According to the CBC News, Apple recently sent a cease and desist order to the Canadian-based Victoria School of Business and Technology because the school uses an apple in its logo. The school first used the logo back in 2005, but Apple only recently got around to targeting the school.
In a letter to the school, lawyer Stephanie Vaccari writes that the school's logo
reproduces, without authority, our client's APPLE Design Logo which it widely uses. By doing so, you are infringing Apple's rights, and further, falsely suggesting that Apple has authorized your activities. In addition, we understand that your website also reproduces other Apple trademarks. This activity heightens the risk of confusion.
The school's logo is clearly very different from Apple's, as you can see in the comparison below:
The school, isn't giving in. Here's an except of the letter its president and CEO wrote back to the lawyer:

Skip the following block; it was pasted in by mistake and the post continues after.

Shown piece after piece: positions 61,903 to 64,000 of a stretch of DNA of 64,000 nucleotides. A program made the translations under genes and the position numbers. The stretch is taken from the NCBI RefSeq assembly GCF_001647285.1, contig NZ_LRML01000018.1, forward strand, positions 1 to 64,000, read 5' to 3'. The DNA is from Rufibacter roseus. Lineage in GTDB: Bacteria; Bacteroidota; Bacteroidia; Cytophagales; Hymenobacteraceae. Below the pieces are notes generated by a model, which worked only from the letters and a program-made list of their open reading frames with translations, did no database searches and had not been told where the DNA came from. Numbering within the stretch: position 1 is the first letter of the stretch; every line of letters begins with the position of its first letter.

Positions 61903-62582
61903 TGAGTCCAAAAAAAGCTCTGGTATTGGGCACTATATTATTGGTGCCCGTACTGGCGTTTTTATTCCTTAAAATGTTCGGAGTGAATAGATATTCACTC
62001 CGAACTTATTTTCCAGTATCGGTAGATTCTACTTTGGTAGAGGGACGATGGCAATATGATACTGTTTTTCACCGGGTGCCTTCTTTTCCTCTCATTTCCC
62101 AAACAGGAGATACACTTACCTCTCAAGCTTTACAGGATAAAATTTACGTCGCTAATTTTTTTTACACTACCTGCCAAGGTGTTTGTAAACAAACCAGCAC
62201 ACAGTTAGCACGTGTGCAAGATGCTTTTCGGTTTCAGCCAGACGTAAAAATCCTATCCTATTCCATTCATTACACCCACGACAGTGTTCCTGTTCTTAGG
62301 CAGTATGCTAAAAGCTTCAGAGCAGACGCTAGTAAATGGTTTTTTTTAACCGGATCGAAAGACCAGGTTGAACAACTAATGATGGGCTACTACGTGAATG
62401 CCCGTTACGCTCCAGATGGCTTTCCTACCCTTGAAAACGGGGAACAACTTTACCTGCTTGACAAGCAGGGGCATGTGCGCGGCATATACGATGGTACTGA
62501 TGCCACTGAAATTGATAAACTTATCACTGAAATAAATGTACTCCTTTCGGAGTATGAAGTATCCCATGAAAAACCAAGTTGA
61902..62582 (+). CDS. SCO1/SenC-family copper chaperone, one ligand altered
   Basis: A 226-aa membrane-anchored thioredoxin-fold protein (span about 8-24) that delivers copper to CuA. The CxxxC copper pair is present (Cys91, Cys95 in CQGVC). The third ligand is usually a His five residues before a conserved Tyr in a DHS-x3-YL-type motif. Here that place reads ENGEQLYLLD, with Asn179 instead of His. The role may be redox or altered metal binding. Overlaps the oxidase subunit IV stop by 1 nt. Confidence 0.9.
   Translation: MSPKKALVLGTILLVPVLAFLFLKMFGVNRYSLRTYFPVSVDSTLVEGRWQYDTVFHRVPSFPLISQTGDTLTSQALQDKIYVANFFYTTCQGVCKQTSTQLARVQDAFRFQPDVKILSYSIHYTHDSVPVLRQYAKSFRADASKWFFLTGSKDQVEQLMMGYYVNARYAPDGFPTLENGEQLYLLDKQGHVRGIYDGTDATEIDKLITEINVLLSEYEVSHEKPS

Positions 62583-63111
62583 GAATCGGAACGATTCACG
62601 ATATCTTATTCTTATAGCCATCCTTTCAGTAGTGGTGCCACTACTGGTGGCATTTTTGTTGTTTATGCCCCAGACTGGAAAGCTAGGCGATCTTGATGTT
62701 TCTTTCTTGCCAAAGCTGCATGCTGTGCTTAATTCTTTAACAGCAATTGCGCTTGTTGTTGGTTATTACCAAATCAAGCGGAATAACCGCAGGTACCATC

We do not share your view that our logo shown here on our letterhead reproduces Apple's logo, or for that matter infringes Apple's rights, nor likely to cause confusion amongst consumers regarding the source of related products and services.For more details about the Apple letter, including PDFs of Apple's letter and the school's response, head to this web site.
Our logo is unique and distinguishable in numerous aspects from the Apple logo, including our acronym "VSBT' being part of our logo. Are you suggesting that anyone using any variation of an apple for technology education related use is infringing on Apple's trademark?
We have been using this logo since January 2005. We have never heard anyone make a comparison between our logo and the Apple logo even though our classrooms are stocked with iMacs.
We find your letter somewhat uncharacteristic of how we have come to know Apple through the excellent business relationship we have shared over the years. In fact I must say we are feeling somewhat bullied by your letter and are not particularly impressed.
If Microsoft had done any of this it would be justifiably excoriated. Apple does it, though, and few people take notice. In the past, Apple has gone after bloggers and authors who write things the company doesn't like. Now it's going after an educational institution. Who's next --- farmers who grow Macintosh apples?
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